3 Deep Research Resources for Identifying Relationships

photo by Ryan McGuire

photo by Ryan McGuire

Real tradecraft means going deeper in your research than Google and Facebook. And that means learning to use old-school archival sources.

Private investigators love information, also known as “intelligence.” We gather it and analyze it. We spend hours online searching proprietary databases trying to locate people, things, and places.

It’s true, we sometimes go dumpster diving, clawing through trash to find tidbits of information that can help a case. Get enough intelligence gathered, and you can make a case for fraud or infidelity simply by arranging the information in a timeline and making inferences.

Identifying links — connecting the dots — is the key to solving most cases, and that work often begins online.

Surface Data

There are a number of obvious online resources that help investigators connect the dots, tie people together, and establish that a relationship exists: Facebook, Linked In, and Instagram are simple tools to begin to identify people and relationships. One service we employ actually has a graphic that shows relationships between people, assets, and criminal records. It looks and behaves just like Visual Thesaurus. This tool is perfect for gaining that 1,000 foot view of a case, kind of like a data-driven aerial photo, a data-map.

Services like these and others that aggregate publicly available information are all great places to start an investigation. But usually, we investigators need to get out of the office and dig a little deeper.

Deep Research: Applied Tradecraft

Using the information we’ve gleaned from public online sources, it’s time to look to less obvious — and often, underused — sources. Taking advantage of these will require some institutional knowledge, time, and patience.

The City Clerk’s Office

The City Clerk often handles personal property and maintains a list of property owned by residents. Want to find a boat or its owner? Just check out the personal property index for boats. It’ll have a detailed list of owners in alphabetical order, mailing address, and type of personal property owned.

Want to find the owner of a piece of rental property? Have a look at the book that tells where tax bills are mailed. Some rural locales actually keep what they call the “3×5 file,” a card index of residents in a town. These little gems very often have extra notations — hand written notes about the person in question. Notes like, “watch out for dog,” or “nut job.” The City Clerk’s office can be a treasure trove of intelligence.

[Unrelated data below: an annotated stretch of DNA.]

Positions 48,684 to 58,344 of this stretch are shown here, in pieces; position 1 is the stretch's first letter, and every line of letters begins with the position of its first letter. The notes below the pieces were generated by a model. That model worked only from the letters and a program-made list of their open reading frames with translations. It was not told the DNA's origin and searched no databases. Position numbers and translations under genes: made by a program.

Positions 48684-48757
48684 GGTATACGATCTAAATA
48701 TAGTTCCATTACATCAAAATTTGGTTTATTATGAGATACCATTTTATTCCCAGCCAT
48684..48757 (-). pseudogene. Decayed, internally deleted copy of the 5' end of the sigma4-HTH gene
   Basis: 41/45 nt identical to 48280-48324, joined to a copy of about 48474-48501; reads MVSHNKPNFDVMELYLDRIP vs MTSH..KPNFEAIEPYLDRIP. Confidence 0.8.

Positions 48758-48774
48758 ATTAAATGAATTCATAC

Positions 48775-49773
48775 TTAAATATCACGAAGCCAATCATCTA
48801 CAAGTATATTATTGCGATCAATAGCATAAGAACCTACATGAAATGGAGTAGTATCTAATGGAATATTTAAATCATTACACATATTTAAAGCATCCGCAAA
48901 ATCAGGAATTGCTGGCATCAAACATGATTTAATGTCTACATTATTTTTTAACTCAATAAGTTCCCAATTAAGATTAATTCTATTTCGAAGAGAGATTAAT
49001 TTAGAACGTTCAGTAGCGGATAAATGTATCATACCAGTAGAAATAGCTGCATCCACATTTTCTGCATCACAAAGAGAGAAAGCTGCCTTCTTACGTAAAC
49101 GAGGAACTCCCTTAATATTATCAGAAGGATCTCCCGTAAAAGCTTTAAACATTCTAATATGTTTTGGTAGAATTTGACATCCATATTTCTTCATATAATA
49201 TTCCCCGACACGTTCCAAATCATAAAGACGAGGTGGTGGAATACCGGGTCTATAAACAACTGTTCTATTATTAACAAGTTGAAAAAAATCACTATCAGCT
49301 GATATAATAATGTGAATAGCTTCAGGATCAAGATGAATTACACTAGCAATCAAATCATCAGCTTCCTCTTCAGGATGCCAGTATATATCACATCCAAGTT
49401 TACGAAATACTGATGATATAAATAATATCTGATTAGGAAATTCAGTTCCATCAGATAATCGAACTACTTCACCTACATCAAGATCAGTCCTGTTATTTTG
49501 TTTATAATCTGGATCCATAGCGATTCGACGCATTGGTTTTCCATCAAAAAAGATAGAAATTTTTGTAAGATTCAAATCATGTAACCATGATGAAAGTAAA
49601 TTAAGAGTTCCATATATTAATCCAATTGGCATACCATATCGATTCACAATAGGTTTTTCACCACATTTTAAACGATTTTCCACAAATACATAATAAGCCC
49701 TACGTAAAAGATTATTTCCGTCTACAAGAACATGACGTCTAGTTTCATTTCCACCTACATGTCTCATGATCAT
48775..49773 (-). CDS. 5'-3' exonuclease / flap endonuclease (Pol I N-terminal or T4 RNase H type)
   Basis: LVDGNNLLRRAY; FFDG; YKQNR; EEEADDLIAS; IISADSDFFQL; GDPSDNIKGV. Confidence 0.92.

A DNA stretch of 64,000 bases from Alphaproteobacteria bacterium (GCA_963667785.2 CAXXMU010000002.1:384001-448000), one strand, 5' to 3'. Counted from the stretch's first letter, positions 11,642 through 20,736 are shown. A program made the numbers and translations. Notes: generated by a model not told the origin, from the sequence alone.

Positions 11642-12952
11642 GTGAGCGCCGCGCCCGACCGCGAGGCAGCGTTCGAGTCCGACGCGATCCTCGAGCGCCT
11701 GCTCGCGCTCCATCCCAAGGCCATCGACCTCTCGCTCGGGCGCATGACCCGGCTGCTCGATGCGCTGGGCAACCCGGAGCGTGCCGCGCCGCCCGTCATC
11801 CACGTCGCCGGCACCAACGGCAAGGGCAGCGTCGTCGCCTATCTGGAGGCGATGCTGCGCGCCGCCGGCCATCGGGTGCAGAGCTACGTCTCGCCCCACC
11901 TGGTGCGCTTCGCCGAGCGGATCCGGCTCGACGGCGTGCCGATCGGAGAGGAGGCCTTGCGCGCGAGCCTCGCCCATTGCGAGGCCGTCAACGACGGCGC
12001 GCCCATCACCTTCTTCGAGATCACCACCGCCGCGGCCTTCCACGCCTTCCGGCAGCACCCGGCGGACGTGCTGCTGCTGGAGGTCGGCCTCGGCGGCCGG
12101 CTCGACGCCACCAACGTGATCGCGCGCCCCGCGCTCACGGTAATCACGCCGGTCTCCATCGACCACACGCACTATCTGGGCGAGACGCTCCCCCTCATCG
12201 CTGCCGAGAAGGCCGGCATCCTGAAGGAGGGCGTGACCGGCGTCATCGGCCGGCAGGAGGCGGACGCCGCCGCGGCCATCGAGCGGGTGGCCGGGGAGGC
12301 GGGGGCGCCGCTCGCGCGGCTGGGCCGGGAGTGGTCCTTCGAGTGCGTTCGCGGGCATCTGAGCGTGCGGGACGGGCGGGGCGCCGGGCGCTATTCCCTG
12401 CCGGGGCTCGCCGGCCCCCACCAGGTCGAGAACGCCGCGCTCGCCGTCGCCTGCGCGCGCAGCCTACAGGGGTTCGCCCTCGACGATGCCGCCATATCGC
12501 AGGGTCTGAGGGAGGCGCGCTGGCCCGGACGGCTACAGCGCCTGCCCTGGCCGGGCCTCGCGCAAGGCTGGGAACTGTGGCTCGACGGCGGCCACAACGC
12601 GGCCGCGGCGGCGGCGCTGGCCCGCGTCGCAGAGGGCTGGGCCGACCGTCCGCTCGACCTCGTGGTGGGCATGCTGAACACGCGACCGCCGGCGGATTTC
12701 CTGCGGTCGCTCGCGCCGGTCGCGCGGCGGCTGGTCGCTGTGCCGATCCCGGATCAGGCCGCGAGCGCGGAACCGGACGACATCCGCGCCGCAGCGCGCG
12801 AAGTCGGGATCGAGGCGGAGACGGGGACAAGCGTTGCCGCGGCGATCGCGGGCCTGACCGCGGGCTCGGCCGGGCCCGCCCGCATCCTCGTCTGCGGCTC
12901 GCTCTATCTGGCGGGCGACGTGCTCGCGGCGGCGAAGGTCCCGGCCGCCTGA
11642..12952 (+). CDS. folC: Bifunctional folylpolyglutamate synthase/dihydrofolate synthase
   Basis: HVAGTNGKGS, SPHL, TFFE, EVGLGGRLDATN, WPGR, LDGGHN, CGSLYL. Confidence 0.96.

The Tax Assessor’s Office

In larger metropolitan areas, the tax assessor’s office is usually well organized and relatively easy to navigate. Most larger counties actually have their full database online. Still, when you drop by the office in person and take the time to pull a property file, you’d be amazed by what you can find.

I’ve used property files to get floor plans, pictures, and detailed lists of improvements on a property. A property file will almost always have a list of past sales for the property, listing deed book and page numbers.

The Register of Deeds Office

Armed with document numbers, you can go to the records , pull the heavy leather-bound book off the shelf, and review the original deed. Here’s where the real fun starts. Make note of all signatures: buyer (Grantee), seller (Grantor), what law firm filed the deed, and who notarized the deed.

It’s possible to tie a single fraudster to several transactions simply by noticing that the same person notarized every one of the deeds in question. A quick stop by the Notary Public’s office, and a few friendly questions later, and you can likely identify the one person behind all of the sales.

Notifications are often sent to all parties involved in a transaction (sale or lease). In the Notifications clause, you may find alternative addresses for everyone concerned. Read the entire document and make note of all details.

Another source of valuable information is the prior ownership certification. I’m not certain about this for all states, but in Tennessee every deed includes a legal description followed by a clause that states who owned the property previously and a document number for that last sale. Track the sales back for several years. Pull all of the deeds and see what you can find.

If the property is owned in the name of a company or a corporation, track down the principals of that entity. It’s not unusual to find several companies owned by the same person. People try to distance themselves from transactions sometimes, but no matter what the degree of separation, there’s almost always some piece of paper that ties them to the deal.


Compiling information, the tradecraft of intelligence gathering, is not necessarily a difficult process. Sometimes it just takes a lot of time and a high degree of patience to establish all the connections.

Start drawing the inferences with online searches and databases — these are the recognized starting points. But to break the tough cases, it’s helpful to physically visit the original source of information and review the documents.

In 25 years of information gathering and research, I’ve learned a lot by simply creeping around court houses and city offices. All good investigators — from law enforcement folks and fraud examiners to PIs and journalists — should include these sources in their intelligence-gathering arsenals.

You may also enjoy:

Digging for Facts: A Reporter’s Investigative Secrets, by Theo Emery
Low-Tech Investigative Tools in a High-Tech Practice, by Eli Rosenblatt